So, apparently it is not in the best interest of anyone to keep birds indoors.
This seems logical - birds are, after all, winged propagators of terror and chaos. Nothing gives me nightmares quite like the thought of an owl or eagle attacking my dogs... that’s mostly because I live in an area full of aggressive owls and eagles who like to attack small dogs and rip them apart with their mighty talons before regurgitating them in the open mouths of their hairless spawn. Or something like that. It’s all very upsetting.
Winged death-beasts aside, there are lots of reasons not to keep birds indoors. Reasons like the fact that, besides species of fowl (like chickens and maybe ducks), birds are wild animals who have not been bred to be kept in captivity. Their ideal environment is outdoors and, removed from that environment, they are generally stressed and unhappy.
Take feather-picking - a disfiguring, self-destructive behaviour which is incredibly common among birds in captivity, especially parrot species, and is unheard of in the wild. The causes are various - sexual frustration (as most captive birds don’t get to mate), lack of exercise, being kept in a small wire cage instead of the open jungle, having your wings clipped (which often triggers feather-picking)...these are a few of the struggles faced by birds kept inside our homes.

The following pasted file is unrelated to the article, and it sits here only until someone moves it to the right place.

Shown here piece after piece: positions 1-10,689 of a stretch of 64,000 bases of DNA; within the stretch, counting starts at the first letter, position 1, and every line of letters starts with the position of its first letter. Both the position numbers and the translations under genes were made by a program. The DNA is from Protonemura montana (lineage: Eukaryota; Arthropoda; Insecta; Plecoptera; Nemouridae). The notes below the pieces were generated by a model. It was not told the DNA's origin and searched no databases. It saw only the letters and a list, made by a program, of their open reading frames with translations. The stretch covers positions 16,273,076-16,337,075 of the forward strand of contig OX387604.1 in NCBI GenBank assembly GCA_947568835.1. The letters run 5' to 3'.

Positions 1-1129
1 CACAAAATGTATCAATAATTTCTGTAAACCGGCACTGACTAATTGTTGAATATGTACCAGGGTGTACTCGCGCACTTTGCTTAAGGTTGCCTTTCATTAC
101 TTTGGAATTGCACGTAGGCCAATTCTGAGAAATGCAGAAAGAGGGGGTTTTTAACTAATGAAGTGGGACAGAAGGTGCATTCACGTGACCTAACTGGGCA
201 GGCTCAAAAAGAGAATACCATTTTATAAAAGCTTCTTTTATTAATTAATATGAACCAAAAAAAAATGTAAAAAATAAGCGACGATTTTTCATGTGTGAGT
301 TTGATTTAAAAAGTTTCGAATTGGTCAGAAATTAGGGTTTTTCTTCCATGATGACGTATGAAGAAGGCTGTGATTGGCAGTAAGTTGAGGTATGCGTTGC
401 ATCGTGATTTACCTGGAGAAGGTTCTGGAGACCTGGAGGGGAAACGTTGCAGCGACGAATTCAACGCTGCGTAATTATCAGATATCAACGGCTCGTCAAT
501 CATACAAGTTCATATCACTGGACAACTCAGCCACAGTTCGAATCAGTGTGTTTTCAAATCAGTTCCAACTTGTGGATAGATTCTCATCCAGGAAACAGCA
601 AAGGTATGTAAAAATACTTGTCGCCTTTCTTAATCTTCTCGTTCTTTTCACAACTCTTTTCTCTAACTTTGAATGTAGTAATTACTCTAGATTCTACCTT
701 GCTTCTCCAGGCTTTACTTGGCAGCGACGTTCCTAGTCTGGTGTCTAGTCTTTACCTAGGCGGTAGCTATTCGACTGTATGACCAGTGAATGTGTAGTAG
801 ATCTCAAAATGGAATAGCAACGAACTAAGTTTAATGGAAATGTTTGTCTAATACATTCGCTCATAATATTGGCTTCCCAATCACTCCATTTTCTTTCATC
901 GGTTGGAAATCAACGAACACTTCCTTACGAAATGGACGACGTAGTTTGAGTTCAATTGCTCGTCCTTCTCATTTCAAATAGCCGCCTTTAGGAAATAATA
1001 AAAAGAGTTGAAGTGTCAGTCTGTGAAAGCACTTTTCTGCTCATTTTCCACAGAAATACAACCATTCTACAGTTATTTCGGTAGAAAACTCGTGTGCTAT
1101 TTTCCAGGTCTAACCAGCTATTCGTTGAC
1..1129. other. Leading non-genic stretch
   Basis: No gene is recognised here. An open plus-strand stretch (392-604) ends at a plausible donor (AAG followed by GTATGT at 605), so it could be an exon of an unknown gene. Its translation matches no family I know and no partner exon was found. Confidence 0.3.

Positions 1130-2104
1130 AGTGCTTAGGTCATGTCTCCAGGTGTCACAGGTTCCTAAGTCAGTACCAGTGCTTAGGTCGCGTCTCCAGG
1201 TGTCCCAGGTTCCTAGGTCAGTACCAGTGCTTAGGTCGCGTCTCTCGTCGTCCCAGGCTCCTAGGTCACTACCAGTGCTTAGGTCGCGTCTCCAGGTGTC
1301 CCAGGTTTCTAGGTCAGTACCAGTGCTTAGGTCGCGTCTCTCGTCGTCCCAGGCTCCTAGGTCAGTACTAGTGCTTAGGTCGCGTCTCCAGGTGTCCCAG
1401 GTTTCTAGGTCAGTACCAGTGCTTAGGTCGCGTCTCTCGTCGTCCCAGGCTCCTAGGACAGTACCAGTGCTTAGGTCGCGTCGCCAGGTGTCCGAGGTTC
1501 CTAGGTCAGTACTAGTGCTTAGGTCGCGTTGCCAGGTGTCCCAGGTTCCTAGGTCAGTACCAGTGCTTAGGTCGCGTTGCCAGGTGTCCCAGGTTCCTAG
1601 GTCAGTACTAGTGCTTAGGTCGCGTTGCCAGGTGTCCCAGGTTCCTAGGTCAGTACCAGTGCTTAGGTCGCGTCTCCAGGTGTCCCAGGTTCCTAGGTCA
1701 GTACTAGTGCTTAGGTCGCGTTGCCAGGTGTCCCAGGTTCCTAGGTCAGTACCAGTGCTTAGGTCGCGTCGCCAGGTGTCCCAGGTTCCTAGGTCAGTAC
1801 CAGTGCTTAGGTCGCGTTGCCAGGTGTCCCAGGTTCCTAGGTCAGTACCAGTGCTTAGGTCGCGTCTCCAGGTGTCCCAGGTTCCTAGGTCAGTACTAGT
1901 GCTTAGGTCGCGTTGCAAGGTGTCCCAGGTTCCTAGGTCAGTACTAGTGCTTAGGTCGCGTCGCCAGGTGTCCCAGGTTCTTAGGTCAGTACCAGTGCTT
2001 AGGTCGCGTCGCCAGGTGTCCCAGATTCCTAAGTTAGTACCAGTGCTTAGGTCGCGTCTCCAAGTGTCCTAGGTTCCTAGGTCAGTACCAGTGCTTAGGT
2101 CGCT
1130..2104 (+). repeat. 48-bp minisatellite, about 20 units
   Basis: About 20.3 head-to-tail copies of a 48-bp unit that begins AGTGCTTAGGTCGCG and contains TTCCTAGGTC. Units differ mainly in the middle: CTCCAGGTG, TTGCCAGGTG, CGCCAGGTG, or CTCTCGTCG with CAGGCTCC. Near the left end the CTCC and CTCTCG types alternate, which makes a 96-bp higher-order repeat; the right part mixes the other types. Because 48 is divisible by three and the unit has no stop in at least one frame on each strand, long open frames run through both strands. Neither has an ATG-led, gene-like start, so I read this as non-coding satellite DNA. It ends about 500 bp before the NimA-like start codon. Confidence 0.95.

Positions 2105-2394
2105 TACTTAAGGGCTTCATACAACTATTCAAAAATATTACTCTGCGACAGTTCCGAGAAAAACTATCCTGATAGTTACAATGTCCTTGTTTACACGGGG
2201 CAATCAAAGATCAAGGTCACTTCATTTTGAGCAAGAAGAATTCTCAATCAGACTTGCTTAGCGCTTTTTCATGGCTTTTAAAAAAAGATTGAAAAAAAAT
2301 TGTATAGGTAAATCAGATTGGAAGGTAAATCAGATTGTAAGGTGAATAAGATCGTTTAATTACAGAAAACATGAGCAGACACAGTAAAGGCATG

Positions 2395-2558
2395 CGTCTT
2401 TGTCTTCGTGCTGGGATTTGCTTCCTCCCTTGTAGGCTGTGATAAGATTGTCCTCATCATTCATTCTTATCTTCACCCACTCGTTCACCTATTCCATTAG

I learned this the hard way - after a particularly stress-prone lovebird stayed at my house for a grand total of forty-eight hours, which were the stressiest forty-eight hours I’ve endured so far in my present home. My life became a tormented hell-dimension full of squawking and bird poo. The bird felt similarly distressed, which caused more poo, and more squawks, and more death of my soul. And it wasn’t the lovebird's fault.
It was society’s fault. For allowing people to own and keep lovebirds at all. And, I suppose, it was my fault, for offering to take said lovebird home with me. And the bird’s owner, who was in the hospital. But mostly, I blame society.
Yes, parrots are pretty; so are pictures. Parrots can sometimes repeat things you've said in garbled, sing-song tones; so can a crappy tape recorder. And parrots can be affectionate...but they’re happier and healthier when they devote their affection to the other parrots of their flock - in the wild.
Animals do not exist solely for our amusement, people. And having a parrot that sits on your shoulder will only make you look like a sad, urban pirate.